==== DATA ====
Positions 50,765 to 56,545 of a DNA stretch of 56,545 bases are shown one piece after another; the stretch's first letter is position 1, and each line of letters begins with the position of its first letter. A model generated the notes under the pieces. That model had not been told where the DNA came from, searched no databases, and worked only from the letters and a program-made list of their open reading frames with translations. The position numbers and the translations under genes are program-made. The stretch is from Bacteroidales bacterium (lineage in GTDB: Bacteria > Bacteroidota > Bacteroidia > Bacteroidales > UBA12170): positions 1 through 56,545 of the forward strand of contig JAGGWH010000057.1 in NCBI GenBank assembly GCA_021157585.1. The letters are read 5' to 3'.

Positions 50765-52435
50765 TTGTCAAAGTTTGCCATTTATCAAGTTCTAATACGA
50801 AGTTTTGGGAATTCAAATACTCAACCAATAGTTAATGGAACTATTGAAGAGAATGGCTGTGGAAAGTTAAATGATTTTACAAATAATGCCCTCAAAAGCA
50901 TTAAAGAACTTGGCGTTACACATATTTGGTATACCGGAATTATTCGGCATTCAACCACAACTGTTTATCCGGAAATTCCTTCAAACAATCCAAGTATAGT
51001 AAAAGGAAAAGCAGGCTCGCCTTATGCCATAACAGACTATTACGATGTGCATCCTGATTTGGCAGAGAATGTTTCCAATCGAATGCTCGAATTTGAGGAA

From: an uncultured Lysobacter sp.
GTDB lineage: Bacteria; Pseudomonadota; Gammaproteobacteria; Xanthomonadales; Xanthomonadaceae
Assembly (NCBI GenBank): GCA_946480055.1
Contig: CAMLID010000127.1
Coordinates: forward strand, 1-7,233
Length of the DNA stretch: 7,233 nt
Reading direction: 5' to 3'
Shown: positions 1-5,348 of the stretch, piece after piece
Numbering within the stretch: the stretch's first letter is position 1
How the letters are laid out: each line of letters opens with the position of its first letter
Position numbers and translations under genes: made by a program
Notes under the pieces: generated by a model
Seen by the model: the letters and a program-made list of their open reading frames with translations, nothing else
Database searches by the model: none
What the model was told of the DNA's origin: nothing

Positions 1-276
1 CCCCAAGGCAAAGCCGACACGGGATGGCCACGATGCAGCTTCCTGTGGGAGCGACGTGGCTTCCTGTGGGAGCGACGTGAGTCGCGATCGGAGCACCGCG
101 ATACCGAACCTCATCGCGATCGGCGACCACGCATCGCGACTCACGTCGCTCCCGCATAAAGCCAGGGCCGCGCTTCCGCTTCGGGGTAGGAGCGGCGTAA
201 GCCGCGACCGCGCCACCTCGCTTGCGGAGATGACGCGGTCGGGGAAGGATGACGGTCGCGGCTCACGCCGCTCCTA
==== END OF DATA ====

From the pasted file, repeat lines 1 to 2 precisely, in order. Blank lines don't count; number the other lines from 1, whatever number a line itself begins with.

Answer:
Positions 50,765 to 56,545 of a DNA stretch of 56,545 bases are shown one piece after another; the stretch's first letter is position 1, and each line of letters begins with the position of its first letter. A model generated the notes under the pieces. That model had not been told where the DNA came from, searched no databases, and worked only from the letters and a program-made list of their open reading frames with translations. The position numbers and the translations under genes are program-made. The stretch is from Bacteroidales bacterium (lineage in GTDB: Bacteria > Bacteroidota > Bacteroidia > Bacteroidales > UBA12170): positions 1 through 56,545 of the forward strand of contig JAGGWH010000057.1 in NCBI GenBank assembly GCA_021157585.1. The letters are read 5' to 3'.

Positions 50765-52435